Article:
Hearing Impairment Series-Disabled Legend Harold MacGrath

Harold MacGrath was born on 4 September, 1871 and died on 30 October, 1932. Harold MacGrath was an American author, Harold MacGrath was a bestselling American novelist, short story writer, and screenwriter. In an article in the 23 April, 1932 issue of The Saturday Evening Post written under the title “The Short Autobiography of a Deaf Man,” Harold MacGrath told the public how he had struggled early in life as a result of a hearing impairment. At a time in history when deaf people were almost automatically considered as lacking intellectual acuity, he had hid this from his employer and others. Harold MacGrath’s success made him a very wealthy man and although he travelled the world extensively.

Harold McGrath is also known occasionally as Harold McGrath, he was born in Syracuse, New York. As a young man, he worked as a reporter and columnist on the Syracuse Herald newspaper until the late 1890s when he published his first novel, a romance titled “Arms and the Woman.” According to the New York Times, his next book, “The Puppet Crown,” was the No.7 bestselling book in the United States for all of 1901. From that point on, Harold MacGrath never looked back, writing novels for the mass market about love, adventure, mystery, spies, and the like at an average rate of more than one a year. Harold McGrath would have 3 more of his books that were among the top ten bestselling books of the year. At the same time, he penned a number of short stories for major American magazines such as The Saturday Evening Post, Ladies Home Journal, and Red Book magazine. Several of Harold MacGrath’s novels were serialized in these magazines and contributing to them was something he would continue to do until his death in 1932.

In 1912, Harold MacGrath became one of the first nationally-known authors to write directly for the movies when he was hired by the American Film Company to do the screenplay for a short film in the Western genre titled “The Vengeance That Failed.” Harold MacGrath had 18 of his 40 novels and 3 of his short stories made into films plus he wrote the story for another 4 motion pictures. 3 of his books were also made into Broadway plays. 1 of the many films made from Harold MacGrath’s writings was the 1913 serial The Adventures of Kathlyn starring Kathlyn Williams. While writing the 13 episodes he simultaneously wrote the book that was published immediately after the 29 December, 1913 premiere of the first episode of the serial so as to be in book stores during the screening of the entire 13 episodes.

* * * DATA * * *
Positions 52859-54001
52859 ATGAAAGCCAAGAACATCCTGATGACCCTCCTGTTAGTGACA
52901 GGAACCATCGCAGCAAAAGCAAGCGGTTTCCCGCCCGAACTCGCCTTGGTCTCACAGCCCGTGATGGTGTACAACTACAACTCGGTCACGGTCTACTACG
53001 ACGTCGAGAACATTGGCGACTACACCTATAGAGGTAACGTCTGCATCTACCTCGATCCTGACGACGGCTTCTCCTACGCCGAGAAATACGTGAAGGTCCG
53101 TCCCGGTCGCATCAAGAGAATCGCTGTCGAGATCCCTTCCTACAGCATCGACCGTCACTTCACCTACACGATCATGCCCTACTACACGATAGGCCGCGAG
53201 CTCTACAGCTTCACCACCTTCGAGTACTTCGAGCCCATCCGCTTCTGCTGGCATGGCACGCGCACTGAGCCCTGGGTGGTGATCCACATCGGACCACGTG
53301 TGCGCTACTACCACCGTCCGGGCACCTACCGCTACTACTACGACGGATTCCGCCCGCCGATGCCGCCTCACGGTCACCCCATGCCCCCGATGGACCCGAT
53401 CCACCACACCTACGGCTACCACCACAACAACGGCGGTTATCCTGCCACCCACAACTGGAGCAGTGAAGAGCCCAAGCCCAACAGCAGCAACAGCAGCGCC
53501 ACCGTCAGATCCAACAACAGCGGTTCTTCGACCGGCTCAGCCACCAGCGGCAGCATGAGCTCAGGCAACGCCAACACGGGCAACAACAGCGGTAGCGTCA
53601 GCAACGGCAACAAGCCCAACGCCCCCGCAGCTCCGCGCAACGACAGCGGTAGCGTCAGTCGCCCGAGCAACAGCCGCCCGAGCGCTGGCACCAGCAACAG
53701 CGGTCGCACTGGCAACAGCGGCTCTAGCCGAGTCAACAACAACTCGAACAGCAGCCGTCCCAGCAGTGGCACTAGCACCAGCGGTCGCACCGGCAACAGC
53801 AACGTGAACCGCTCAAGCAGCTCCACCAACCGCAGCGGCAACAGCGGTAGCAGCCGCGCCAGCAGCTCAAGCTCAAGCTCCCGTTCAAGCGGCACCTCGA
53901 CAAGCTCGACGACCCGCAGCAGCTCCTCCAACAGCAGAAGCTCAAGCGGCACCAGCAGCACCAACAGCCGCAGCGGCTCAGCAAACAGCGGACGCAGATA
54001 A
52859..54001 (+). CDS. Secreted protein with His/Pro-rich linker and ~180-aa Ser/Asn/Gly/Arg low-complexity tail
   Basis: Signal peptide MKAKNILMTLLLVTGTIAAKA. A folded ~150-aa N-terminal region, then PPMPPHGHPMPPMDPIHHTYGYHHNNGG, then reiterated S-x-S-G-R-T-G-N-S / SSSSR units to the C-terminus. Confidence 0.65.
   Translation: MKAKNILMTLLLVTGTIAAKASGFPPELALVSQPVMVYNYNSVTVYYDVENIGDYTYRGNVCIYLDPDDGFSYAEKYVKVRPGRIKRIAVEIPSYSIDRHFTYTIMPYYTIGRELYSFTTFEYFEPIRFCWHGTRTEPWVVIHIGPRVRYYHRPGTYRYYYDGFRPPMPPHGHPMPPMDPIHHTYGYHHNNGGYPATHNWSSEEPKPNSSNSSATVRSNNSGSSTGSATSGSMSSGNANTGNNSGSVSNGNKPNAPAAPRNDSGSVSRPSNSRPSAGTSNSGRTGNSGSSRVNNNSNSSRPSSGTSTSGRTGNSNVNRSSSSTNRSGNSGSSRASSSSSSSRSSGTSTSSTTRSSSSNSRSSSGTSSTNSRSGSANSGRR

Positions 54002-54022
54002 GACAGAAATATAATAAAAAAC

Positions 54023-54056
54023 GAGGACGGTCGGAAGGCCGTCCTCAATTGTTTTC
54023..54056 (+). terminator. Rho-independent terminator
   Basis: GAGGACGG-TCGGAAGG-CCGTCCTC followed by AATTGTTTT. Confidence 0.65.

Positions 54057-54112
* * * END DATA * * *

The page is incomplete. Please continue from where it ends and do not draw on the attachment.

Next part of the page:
Among Harold MacGrath’s short stories made into film was the 1920 Douglas Fairbanks Production Company’s feature-length adventure film The Mollycoddle based on Harold MacGrath’s short story with the same title that appeared in The Saturday Evening Post in 1913. Directed by Victor Fleming, it starred Fairbanks, Ruth Renick, and Wallace Beery and was distributed through the newly created United Artists. It is said that during this same time, a young Boris Karloff, who previously had a few uncredited film roles, chose his stage name for his first screen credit in 1920 from the Harold MacGrath novel “The Drums of Jeopardy” which had also been published by The Saturday Evening Post in January of that year and which featured a Russian mad scientist character named “Boris Karlov.” The name “Boris Karlov” was used from Harold MacGrath’s book for the 1922 Broadway play, but by 1923 with actor Boris Karloff using the similar sounding variation, the film version renamed the character as “Gregor Karlov.”

Harold MacGrath’s success made him a very wealthy man and although he traveled the world extensively, Syracuse, New York was his home and it was there in 1912 that he built an English country-style mansion renowned for its landscaped gardens. In an article in the April 23, 1932 issue of The Saturday Evening Post written under the title “The Short Autobiography of a Deaf Man,” MacGrath told the public how he had struggled early in life as a result of a hearing impairment. At a time in history when deaf people were almost automatically considered as lacking intellectual acuity, he had hid this from his employer and others. Harold MacGrath died at his home in Syracuse a few months after the article was published.

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